So we drove out to Mick’s place just after sunrise. He’d set up some deck chairs with binocs in the yard, turned on a gentle sprinkler and put a little platform beneath it for the birds to alight. The coffee was on the billy and our cereal bowls were waiting.

It was a wonderful experience. If some species are becoming rare in the NT, then they must all be living over at Mick’s place!

We saw Gouldian finches, star finches, crested shrike tits, hooded parrots, northern rosellas, purple-crown fairy wrens, honey eaters, bee-eaters, wattlebirds and many more species in about an hour of extraordinary bird watching.

Mick is the founder and organiser of the Katherine Bird Festival, a new event held in early spring, and one that is already attracting the attention of birders and twitchers from around the world.

“Katherine is an important birding and biodiversity area mainly due to the Gouldian finch,” he says.

“Linking science with wildlife observation, the festival is making the most of one of the world’s best bird watching spots.”

Mick enthusiastically encourages people to come to the Katherine area for its wonderful flora and fauna – particularly its birds.  You can learn more about Mick and his many activities at his website – www.mickjerram.com

Next we headed over to the Nitmiluk National Park and took a boat tour along the extraordinary Nitmiluk (Katherine) Gorge, about 15 kms from the Arnhem Eco house.

This majestic sandstone country is unrivalled anywhere in Australia for its striking geological formations. The spectacular rock faces, outcrops and cliffs are never the same, glowing warm red to purple in the ever-changing light.

Nitmiluk National Park covers a vast area, including 13 impressive gorges, carved from the ancient sandstone country, which stretches all around as far as the eye can see.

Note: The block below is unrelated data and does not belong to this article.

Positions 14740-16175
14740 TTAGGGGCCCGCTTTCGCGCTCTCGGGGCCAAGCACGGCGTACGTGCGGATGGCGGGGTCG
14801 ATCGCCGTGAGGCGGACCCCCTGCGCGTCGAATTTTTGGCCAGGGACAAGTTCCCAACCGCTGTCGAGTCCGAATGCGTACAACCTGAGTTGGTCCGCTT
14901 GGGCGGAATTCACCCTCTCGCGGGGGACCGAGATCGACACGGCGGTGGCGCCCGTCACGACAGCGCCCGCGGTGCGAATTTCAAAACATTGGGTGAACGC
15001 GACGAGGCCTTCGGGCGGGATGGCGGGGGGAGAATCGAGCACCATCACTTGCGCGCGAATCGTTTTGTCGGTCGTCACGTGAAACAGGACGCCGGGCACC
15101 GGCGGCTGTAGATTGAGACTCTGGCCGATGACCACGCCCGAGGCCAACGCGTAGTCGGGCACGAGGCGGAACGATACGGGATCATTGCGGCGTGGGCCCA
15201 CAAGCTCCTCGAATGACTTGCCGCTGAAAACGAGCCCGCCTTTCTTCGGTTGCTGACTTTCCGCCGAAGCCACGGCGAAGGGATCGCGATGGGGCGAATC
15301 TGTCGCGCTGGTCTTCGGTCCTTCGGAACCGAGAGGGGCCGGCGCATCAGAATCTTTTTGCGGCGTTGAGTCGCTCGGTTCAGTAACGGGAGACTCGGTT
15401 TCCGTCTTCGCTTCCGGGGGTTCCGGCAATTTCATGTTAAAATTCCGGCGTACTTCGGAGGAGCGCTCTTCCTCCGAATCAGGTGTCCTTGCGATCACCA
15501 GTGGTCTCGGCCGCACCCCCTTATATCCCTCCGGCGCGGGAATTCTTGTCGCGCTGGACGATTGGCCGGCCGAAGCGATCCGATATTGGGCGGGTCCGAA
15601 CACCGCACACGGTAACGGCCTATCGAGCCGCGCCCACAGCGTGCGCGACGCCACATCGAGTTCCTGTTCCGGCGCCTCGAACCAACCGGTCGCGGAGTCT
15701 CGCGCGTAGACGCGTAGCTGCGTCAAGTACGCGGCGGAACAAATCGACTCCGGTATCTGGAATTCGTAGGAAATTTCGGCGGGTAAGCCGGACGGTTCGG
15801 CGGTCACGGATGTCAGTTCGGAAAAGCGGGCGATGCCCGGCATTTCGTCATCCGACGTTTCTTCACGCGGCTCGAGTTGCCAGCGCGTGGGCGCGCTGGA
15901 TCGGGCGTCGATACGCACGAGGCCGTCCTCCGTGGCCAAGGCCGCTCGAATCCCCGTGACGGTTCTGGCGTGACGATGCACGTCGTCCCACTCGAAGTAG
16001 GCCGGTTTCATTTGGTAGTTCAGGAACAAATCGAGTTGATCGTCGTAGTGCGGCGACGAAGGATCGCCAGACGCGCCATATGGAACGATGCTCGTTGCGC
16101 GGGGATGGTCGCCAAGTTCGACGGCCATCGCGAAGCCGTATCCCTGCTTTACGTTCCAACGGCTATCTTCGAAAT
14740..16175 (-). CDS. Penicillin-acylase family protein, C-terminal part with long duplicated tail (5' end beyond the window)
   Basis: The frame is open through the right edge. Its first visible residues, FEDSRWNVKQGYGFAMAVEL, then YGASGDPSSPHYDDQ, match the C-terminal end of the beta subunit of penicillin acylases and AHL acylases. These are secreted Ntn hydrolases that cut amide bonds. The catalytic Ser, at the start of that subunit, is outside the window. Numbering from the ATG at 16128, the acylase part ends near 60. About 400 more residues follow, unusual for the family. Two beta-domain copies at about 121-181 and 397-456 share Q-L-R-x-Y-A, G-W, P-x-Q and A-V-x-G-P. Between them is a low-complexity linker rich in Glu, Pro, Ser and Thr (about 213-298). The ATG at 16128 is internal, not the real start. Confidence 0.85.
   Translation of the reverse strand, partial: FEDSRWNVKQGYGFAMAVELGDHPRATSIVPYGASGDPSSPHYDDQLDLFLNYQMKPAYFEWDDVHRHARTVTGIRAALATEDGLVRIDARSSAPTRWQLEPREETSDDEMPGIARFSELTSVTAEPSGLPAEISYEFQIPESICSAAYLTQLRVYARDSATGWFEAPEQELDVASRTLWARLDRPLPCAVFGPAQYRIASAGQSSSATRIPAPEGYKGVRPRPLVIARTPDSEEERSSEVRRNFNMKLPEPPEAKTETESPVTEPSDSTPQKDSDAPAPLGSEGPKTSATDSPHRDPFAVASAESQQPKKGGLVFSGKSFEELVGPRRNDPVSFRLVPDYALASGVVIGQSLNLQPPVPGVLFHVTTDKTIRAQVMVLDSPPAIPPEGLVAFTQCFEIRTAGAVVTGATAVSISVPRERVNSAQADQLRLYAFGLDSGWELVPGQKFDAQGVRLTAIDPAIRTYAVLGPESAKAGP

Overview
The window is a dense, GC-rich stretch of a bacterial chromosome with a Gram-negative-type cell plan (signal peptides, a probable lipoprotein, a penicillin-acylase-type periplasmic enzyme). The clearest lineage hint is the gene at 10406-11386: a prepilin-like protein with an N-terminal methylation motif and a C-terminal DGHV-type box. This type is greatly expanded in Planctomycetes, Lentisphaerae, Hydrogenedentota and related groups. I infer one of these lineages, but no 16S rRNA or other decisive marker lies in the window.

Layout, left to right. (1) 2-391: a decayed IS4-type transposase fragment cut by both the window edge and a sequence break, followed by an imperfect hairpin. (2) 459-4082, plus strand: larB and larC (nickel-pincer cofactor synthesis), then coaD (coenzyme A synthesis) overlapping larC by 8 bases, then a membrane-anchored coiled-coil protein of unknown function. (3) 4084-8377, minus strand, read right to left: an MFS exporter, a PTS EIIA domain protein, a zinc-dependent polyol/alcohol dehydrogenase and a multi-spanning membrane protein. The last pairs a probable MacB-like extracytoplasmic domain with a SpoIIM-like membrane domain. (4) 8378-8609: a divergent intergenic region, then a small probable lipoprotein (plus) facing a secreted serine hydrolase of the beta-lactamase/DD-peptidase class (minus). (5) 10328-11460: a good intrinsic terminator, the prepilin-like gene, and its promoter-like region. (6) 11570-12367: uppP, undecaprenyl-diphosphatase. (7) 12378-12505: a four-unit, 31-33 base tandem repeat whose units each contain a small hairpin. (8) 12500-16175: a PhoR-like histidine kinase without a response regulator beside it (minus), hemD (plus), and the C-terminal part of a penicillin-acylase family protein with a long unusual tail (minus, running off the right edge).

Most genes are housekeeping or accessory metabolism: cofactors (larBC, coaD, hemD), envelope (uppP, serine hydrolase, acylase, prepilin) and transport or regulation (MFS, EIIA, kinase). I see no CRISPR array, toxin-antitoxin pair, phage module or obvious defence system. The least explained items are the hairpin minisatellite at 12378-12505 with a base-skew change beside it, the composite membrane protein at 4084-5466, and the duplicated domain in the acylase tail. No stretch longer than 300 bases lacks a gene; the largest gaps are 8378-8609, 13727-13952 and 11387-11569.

There are various ways to explore the terrain and a number of well-organised tours on foot, by canoe, boat or helicopter.

We took the Two-Gorge tour on the Nitmiluk Gorge Cruise –  at $190 per couple for just two hours, not the bargain of the century – but were not disappointed. We headed up one gorge, walked 400 metres across rocks to change boats, and continued along the next.

Our onboard commentator spoke of the flora, fauna, geology and the deep significance of the area to the local indigenous people.

It was an excellent way to see areas of the gorge that are inaccessible to vehicles and is truly one of the most beautiful places in all Australia.

Kakadu was calling, but on the way up the Sturt Highway we also called in at the beautiful Edith Falls, also situated nearby in the national park.

Here we trekked to the isolated Upper Falls where we plunged in pristine rock pools and swam beneath the cool, crashing waterfall.

With only a handful of people at this idyllic spot; it seemed as though we had stumbled upon the Lost World itself.

Afterwards, it was the obligatory ice cream at the café, then on the road again into the heart of Kakadu.

Our amazing trip in canoes down the Katherine River, cruising the Nitmiluk Gorge, splashing about ancient rock pools, meeting the wonderful people of Katherine and luxuriating at the Arnhem Eco Escape will long be remembered by us both as one of our finest Australian adventures.

Arnhem Eco Escape

 

For more information or to book the Arnhem Eco Escape please go to https://www.airbnb.com.au/rooms/30540936

Our story about our canoeing down the Katherine River can be found here on the site at http://www.thestarfish.com.au/canoeing-the-captivating-katherine-river/